So, I suppose my next question is about the expectations for Lithuania after the latest US elections. Will the partnership be so strong as it was until now?

Absolutely, I have no question about that.

Lithuania likes to call the US its strategic partner. Could a country of less than three million people be a strategic partner to a superpower?

Absolutely. Superpowers need friends.. Lithuania has demonstrated that very clearly with its presence in Afghanistan. The Lithuanian military is widely recognized in Washington and throughout NATO as an absolutely first rate professional military service. And Lithuania’s leadership of its own Provincial Reconstruction Team in Afghanistan has been very successful.

As a matter of fact, Lithuania has partnered with the Pennsylvanian National Guard and the Pennsylvania Guard members serve under the command and the leadership of Lithuania. And that is unusual. But that is a testament of how highly the United States values the Lithuanian Armed Forces. And Lithuania has taken a lead as well, particularly with police training in Afghanistan, and Lithuania has committed to continuing to support financially the Afghan National Security Forces after 2014. So that is one very clear example of this strategic partnership. That is where Lithuania has set an example for all of Europe. And did a terrific job.

And during the EU presidency, one of its cornerstones and key topics will be on the Eastern neighbourhood partnership. Lithuania has taken a clear leadership role in promoting and supporting democracy in Moldova, Georgia, and certainly Belarus.

Did the Lithuanian political elite get the message from the outgoing ambassador on the necessity of spending two percent GDP on defense?

Yes, absolutely. I think I can point to a couple of public reasons. One is the agreement among eleven Lithuanian political parties committing to incremental increases in defense spending over the next few years with an aim of reaching two percent, eventually. I think that was a clear commitment and then since the elections the head of the new coalition made positive statements about defense spending. I think the fact that there was a slight increase in defense spending this year, to maintain the overall percentage of the GDP, I think it also shows the commitment to defense spending because Lithuania is still coming out of a very deep economic crisis and people here are still suffering. I think what Lithuania has done to come back so quickly from an almost a fifteen percent contraction in their GDP is remarkable. Lithuania now has one of the fastest growing economies in Europe, so I think that defense spending will come along.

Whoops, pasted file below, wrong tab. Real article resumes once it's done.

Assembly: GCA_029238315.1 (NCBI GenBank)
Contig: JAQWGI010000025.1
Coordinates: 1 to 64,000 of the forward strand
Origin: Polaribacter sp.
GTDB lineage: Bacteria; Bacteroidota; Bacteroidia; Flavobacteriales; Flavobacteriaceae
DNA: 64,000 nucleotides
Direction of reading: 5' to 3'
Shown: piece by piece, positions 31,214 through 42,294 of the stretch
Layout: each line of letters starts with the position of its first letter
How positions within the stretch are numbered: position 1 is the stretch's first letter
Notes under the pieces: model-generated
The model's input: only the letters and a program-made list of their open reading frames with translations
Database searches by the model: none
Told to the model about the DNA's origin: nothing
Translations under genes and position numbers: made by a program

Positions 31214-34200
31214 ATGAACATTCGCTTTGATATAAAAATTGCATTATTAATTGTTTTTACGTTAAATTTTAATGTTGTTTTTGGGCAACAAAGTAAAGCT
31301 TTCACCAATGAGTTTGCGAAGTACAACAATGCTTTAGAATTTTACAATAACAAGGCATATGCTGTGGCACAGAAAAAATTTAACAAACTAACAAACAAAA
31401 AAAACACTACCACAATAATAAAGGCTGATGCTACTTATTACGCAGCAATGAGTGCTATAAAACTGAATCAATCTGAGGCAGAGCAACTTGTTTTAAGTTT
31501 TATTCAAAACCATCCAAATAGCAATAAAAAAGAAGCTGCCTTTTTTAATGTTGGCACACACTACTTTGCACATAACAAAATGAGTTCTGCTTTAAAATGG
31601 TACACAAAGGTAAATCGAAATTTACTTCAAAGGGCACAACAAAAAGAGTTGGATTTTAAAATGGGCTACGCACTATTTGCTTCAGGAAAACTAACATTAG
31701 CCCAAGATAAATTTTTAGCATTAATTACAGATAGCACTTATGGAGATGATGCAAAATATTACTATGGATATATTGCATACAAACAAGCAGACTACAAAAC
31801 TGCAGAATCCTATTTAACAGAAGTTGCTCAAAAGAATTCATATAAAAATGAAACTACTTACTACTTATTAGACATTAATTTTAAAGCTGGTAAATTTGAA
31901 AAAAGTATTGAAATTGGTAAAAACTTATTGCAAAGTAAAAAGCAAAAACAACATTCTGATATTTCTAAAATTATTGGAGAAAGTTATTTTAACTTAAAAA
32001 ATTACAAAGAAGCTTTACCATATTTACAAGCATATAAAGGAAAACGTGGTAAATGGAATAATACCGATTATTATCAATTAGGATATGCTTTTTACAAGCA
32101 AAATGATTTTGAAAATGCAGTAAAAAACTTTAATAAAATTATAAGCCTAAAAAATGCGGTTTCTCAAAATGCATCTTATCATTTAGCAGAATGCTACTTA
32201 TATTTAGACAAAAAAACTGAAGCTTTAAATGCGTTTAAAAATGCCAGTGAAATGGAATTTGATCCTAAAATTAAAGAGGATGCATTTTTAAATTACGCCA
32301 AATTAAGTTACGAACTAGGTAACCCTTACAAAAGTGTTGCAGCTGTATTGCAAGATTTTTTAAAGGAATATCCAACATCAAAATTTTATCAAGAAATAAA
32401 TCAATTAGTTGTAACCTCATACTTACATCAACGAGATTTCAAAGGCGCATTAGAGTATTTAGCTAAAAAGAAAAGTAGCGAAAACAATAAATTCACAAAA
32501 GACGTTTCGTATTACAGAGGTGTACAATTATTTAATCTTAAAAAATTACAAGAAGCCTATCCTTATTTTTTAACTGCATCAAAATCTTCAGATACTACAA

Also there is a greater understanding that increased defense spending is about increasing the capabilities of Lithuania`s national defense. A strong national defense for Lithuania and helping to support NATO capabilities are one and the same, there is no difference. So, reaching the NATO goal of spending two percent of GDP on defense complements Lithuania`s whole national defense. And the two percent number that NATO has come up with was very carefully formulated. What NATO has found is that if a country is spending less than 1.2 percent of its GDP a year on defense, then they`re actually losing capability. So it`s very important for Lithuania to gradually get up at least to that point and then eventually be on target for 2%, and I think people understand that, and I think that will happen.

One of the ways of keeping this strategic partnership with Lithuania as you mentioned taking part in Afghanistan and being quite committed to this operation. What would you say is Lithuania’s role in Afghanistan after 2014 because Lithuania as far as I understand will take some part in Afghanistan.

Last month [November] was the Force Generation Conference and these sorts of questions are just now starting to be worked out and I think that there will be some NATO requirements that will be a match with Lithuania’s capabilities, especially as Lithuania winds down its very successful PRT in 2013. So, while I don’t know what that is yet, it will evolve, it will happen quite naturally. And I would say also, one thing I didn’t mention in talking about our strategic partnership, BALTOPS did occur here over the summer, and it was very exciting to have US Marines landing on the beach in Lithuania, and to have B52`s travel all the way from Louisiana. That was another clear indication of NATO`s commitment and the US commitment to Lithuania`s security.

Continuing on strategic partnership, the current Lithuanian president has not been in a White House meeting with the US president. Do you think it`s normal between the strategic partners that this has not happened yet and could we expect in the future that this, at least in this term.

Well, President Grybauskaite had a good meeting with the President in Chicago during the NATO summit. We were very pleased with that but certainly there are a number of presidents that would like to have opportunities to meet with the President in the White House and I am very hopeful that since we now have the good fortune of President Obama’s re-election, that might happen.